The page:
Reformation of the Computer Fraud and Abuse Act has run head first into the House of Representatives

Reformation of the Computer Fraud and Abuse Act has run head first into the House of Representatives

Reforming the Computer Fraud and Abuse Act (CFAA) to prevent massive penalties and potential jail time for something as small as breaking a Terms of Service agreement is something being worked on in the House of Representatives and the Senate.

Rep. Lofgren in the House, Senator Wyden in the upper chamber of the U.S. Congress are working on Aaron’s Law, something that TNW has covered extensively. The goal of Aaron’s Law is to correct the CFAA so that small actions do not receive outsize penalty in the courtroom. It was proposed following the prosecution of Internet activist Aaron Swartz, who committed suicide this year.

As TNW has quoted several times, Rep. Lofgren has detailed the result, if enacted, of her bill as excluding “breaches of terms of service or user agreements as violations of the CFAA and wire fraud statute. [The bill] also makes clear that changing one’s MAC or IP address is not in itself a violation of the CFAA or wire fraud statute.”

One might think that such a bill would be welcome, given its common sense reform of an older statute.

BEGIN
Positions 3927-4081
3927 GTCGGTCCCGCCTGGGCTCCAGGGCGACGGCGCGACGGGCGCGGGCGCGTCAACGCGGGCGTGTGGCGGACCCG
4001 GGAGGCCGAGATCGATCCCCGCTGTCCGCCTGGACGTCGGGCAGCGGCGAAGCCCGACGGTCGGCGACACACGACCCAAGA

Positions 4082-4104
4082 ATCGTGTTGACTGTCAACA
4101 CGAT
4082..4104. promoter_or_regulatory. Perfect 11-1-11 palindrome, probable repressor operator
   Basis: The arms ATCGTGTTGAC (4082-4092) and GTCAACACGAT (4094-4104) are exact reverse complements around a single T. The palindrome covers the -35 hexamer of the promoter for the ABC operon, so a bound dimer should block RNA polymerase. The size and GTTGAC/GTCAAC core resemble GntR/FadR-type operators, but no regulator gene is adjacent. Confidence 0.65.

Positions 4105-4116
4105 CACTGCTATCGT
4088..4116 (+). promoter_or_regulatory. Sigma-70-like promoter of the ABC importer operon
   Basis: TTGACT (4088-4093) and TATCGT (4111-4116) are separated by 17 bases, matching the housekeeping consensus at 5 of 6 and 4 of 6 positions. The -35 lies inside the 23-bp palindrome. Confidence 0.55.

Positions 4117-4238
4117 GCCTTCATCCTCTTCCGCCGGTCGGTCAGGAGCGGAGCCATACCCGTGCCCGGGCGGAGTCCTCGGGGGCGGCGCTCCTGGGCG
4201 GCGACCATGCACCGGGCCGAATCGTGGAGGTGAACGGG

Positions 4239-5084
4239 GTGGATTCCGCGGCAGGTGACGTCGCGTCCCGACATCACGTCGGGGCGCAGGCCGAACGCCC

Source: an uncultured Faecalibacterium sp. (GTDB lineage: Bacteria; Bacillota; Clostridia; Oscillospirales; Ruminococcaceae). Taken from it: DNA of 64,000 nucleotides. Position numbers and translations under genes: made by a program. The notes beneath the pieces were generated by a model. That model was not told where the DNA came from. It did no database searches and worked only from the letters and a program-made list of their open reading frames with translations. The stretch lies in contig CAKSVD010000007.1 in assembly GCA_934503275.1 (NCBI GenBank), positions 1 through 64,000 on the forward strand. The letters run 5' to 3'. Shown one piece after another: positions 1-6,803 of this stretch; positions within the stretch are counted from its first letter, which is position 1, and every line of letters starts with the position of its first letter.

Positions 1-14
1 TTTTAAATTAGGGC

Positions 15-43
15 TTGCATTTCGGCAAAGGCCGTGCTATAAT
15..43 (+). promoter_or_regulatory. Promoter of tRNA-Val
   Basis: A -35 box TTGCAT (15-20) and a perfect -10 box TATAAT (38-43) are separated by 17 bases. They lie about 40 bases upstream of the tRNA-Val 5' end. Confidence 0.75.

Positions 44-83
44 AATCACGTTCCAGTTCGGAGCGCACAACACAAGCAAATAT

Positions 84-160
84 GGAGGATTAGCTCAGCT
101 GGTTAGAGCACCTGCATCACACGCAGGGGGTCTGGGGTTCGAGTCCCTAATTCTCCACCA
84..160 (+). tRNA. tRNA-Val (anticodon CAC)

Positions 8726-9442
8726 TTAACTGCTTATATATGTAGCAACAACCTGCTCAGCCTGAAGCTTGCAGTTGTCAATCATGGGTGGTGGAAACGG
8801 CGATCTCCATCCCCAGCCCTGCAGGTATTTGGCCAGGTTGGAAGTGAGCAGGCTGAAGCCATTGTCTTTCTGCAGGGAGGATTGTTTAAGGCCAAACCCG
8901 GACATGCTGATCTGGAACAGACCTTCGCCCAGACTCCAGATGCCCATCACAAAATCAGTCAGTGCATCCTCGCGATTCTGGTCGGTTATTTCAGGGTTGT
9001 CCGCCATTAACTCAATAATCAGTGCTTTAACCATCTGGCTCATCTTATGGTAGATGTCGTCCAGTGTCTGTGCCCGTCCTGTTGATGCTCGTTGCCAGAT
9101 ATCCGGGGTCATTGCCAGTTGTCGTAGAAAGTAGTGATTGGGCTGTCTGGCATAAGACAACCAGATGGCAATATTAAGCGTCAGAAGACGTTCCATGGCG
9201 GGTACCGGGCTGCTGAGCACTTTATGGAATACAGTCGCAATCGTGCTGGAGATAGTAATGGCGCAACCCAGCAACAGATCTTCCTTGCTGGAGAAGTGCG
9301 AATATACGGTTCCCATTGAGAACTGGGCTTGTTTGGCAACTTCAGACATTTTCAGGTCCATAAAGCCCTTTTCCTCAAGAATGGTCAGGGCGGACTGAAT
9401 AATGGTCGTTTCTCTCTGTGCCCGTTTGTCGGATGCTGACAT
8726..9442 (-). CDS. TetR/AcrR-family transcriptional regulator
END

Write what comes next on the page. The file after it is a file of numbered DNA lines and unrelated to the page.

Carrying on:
Not in the House, at least.

According to excellent reporting by The Hill’s Hillicon Valley blog that focuses on technology issues in Washington, there has been much – and I would add willfully ignorant – pushback to the reformations that Rep. Lofgren has been pressing for. Here’s how its post described the atmosphere:

House Judiciary Committee lawmakers expressed little enthusiasm for relaxing the Computer Fraud and Abuse Act (CFAA) at a hearing on Wednesday.  Instead, several lawmakers called for toughening the law to combat the growing threat of hackers. Rep. Jim Sensenbrenner […] said he would be concerned with any proposal that would decriminalize computer abuse that is currently illegal.

Well then. To conflate hacking protection with the need to reform an outdated bill that has harmed non-threatening citizens is to be confused enough as to almost not be trying.

During the day, Orin Kerr of George Washington University, and active writer at the influence SCOTUSBlog, called the CFAA “vague.”

TNW works to avoid party-line discussions whenever possible, but I would be amiss in my duty if I didn’t note the fact that Republican lawmakers are opposed to what Rep. Lofgren, a Democrat, has in mind. What sort of incumbency that fact demands I leave to you.

Rep. Lofgren in fact stated previously that she thinks it will take “a very long time” to reform the CFAA, which she feels needs “a broader rewrite.” TNW agrees.

Top Image Credit: ttarasiuk

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